When sighting it in for the first time, it only took a few shots to get dead on. Once on target, it has stayed dead on even thought the rifle has fallen over, and been dropped (really hate to admit that!). I’m very happy with it and I’m sure you will be too.
Now getting back onto the subject of the BAM B40. We’ve looked it over, mounted our nice Nikko Tactical Scope and we are ready to put some pellets through this beast. The B40 is a spring piston rifle that uses an under lever cocking mechanism. It takes a good bit of strength, my guess using my cheap scale is about 45 lbs, to cock this rifle so don’t hand this to a youngster unless he or she plays defensive line for the Carolina Panthers. Ok, so it is not that bad, but because the lever could easily slip out of your hand, you need to make sure that whoever is using this rifle can handle it. Once the lever reaches a certain point, the anti bear-trap lock comes into play. Take a look at the following photos.
Anti Bear-Trap stops and release lever
Fully cocked and ready to load
As you reach the end of the cocking stroke, you will hear and feel a distinct “click” as the sear engages the spring. Now you can safely load the pellet. It is always a good idea to keep one hand on the cocking lever while loading. Once you’ve inserted the pellet, you’ll need two hands to return the lever to the resting position. I use my left hand to release the locking clamp and my right hand to return the lever. This rifle also has an automatic safety that resets when you cock it.
Ok, now we are loaded and ready to shoot. I’ve been shooting this rifle for a while and the good news is that it is not very hold sensitive. I’ve used it on an MTM Shooting Rest, from the shoulder, over a chair, and the point of impact stays about the same. I’ve gotten the best results using the MTM Shooting Rest.
Before I show you the groups, let’s talk about pellets and how this rifle performs. The RWS line of “Super” pellets all work reasonably well, with the Super Points standing out above the rest. However, the real performers were the RWS Meisterkugeln producing excellent groups.
High – 740, Low – 736, Average – 737, Difference – 4
(3 shots came up as duplicate shots meaning my Chronograph saw them as identical)
RWS Super Point
High – 726, Low – 723, Average – 724, Difference – 3
When you are looking at those velocities, notice just how close they are. This rifle has a very consistent power plant, the best I’ve tested yet. Now take a look at the groups! All of these were shot from 20 yards, using my MTM Shooting rest.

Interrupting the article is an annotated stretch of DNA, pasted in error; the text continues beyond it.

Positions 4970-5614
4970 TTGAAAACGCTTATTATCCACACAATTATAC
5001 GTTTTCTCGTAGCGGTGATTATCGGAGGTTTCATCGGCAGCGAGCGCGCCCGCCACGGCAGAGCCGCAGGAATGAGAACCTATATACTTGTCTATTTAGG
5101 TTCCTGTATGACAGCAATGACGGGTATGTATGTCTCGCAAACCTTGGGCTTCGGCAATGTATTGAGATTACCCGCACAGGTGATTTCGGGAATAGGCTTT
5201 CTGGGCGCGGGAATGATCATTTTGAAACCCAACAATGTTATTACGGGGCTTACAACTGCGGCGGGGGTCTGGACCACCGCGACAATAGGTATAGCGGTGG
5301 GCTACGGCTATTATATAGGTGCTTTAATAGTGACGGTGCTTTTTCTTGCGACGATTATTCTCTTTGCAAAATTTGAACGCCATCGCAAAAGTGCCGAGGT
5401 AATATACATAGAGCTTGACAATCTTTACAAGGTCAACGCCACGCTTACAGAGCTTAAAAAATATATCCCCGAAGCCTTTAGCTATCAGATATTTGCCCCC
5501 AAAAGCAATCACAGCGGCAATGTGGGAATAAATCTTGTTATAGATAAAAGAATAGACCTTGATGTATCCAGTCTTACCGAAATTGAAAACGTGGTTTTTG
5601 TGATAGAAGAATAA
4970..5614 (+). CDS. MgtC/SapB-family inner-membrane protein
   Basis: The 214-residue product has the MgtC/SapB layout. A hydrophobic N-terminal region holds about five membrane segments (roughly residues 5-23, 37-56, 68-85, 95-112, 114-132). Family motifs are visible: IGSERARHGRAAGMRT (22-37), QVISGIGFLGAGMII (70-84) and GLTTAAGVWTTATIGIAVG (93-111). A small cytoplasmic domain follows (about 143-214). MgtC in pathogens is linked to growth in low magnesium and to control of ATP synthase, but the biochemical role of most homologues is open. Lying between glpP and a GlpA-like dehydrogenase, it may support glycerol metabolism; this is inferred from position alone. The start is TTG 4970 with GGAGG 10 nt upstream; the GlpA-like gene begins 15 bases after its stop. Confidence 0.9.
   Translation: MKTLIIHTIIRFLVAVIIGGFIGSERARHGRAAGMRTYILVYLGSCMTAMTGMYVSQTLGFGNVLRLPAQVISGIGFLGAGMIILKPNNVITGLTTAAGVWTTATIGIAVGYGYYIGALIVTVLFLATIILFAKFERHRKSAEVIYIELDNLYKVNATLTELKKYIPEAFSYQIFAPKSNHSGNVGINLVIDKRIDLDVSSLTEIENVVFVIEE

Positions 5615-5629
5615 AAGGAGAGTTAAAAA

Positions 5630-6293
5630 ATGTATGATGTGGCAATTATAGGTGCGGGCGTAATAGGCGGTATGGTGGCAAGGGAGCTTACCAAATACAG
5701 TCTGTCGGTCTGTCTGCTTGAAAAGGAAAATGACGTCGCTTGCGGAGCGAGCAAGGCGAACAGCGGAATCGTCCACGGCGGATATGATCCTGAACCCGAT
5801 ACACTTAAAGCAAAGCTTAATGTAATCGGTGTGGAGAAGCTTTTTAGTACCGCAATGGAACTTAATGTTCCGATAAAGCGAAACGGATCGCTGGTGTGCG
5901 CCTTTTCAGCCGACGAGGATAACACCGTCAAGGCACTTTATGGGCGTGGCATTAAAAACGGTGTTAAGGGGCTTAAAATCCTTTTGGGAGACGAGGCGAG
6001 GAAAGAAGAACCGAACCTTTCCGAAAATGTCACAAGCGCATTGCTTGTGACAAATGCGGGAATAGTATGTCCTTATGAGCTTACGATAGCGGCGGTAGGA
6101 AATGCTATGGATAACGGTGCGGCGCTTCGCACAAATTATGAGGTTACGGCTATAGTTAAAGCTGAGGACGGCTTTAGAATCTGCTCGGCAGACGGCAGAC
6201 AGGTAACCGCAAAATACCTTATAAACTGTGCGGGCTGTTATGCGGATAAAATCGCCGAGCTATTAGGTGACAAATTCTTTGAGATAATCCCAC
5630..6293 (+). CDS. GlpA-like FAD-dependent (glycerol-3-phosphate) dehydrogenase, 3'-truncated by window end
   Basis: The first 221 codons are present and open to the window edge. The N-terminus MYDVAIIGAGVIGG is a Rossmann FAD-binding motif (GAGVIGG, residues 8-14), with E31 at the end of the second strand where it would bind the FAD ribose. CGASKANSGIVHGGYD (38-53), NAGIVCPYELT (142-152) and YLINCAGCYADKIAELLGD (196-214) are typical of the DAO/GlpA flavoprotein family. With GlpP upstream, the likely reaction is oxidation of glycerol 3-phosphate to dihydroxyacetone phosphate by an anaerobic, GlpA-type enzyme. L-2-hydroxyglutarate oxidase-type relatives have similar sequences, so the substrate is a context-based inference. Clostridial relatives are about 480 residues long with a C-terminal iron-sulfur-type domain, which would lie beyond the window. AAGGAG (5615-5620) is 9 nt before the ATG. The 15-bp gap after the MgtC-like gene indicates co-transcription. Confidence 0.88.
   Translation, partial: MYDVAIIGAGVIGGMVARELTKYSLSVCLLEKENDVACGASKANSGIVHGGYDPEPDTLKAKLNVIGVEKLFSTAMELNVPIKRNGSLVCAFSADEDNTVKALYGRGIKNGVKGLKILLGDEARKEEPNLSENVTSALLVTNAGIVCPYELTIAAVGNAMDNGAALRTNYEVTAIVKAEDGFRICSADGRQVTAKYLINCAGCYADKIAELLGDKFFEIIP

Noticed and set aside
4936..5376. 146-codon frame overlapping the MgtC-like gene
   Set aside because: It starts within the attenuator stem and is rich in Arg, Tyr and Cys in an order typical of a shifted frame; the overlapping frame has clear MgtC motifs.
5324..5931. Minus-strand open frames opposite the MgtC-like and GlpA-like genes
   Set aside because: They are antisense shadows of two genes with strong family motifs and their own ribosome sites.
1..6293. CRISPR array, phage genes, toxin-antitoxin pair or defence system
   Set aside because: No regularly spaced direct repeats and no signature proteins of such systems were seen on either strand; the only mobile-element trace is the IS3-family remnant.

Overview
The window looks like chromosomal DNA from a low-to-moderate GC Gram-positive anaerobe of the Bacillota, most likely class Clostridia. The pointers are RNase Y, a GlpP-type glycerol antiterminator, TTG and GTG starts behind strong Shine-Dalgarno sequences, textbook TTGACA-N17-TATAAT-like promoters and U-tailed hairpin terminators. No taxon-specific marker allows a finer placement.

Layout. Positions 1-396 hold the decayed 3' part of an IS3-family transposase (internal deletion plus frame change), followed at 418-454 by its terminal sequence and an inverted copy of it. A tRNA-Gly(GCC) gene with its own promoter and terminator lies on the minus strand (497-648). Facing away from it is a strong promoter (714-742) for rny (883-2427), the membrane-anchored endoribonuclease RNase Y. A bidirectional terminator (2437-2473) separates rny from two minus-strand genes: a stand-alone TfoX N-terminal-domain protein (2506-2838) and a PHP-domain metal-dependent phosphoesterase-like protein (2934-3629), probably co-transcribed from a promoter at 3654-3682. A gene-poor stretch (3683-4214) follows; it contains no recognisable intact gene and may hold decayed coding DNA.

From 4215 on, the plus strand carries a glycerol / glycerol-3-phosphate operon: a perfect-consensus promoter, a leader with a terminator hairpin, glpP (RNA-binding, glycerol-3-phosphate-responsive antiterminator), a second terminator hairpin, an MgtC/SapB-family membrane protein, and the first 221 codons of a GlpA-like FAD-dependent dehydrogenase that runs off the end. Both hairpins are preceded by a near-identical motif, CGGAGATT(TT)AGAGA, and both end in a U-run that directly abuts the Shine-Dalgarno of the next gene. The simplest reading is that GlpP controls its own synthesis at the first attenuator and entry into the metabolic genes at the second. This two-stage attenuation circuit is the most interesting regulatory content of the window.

RWS Meisterkugeln Pellets shot from 20 yards
RWS Super Point Pellets shot from 20 yards
For some reason I was shooting a bit to the left today. Today was not my best shooting day for some reason, so I’m not going to blame the gun or the scope. It was definitely me. While on the range I shot many good groups from across many different types of pellets. So with the B40 you have your pick of pellets to use for your intended purpose, i.e. hunting, target, etc.
Now for the summary… Its no secret that I really like the B40 rifle. It shoots very accurately and does it with very little noise or recoil. While this is a heavy rifle, the weight makes it easy to shoot. I can’t imagine dragging this rifle through the woods all day, but shooting off my back porch or on the range, is definitely a good time. While the price tag may put it out of reach for some, in my opinion it is worth the money. There are many vendors that carry the B40 starting with www.compasseco.com, www.pyramidair.com, and I believe www.airgundepot.com will be carrying them soon. Prices will range between on-line stores, but remember price is not the only factor to consider. Make sure whoever you purchase from will stand behind the products they sell.
That’s it for now. Our next review will be on the TechForce® 97 followed by the B26 and B40 in .177. Then I’m going to try and get some pistols for testing. So Stay Tuned!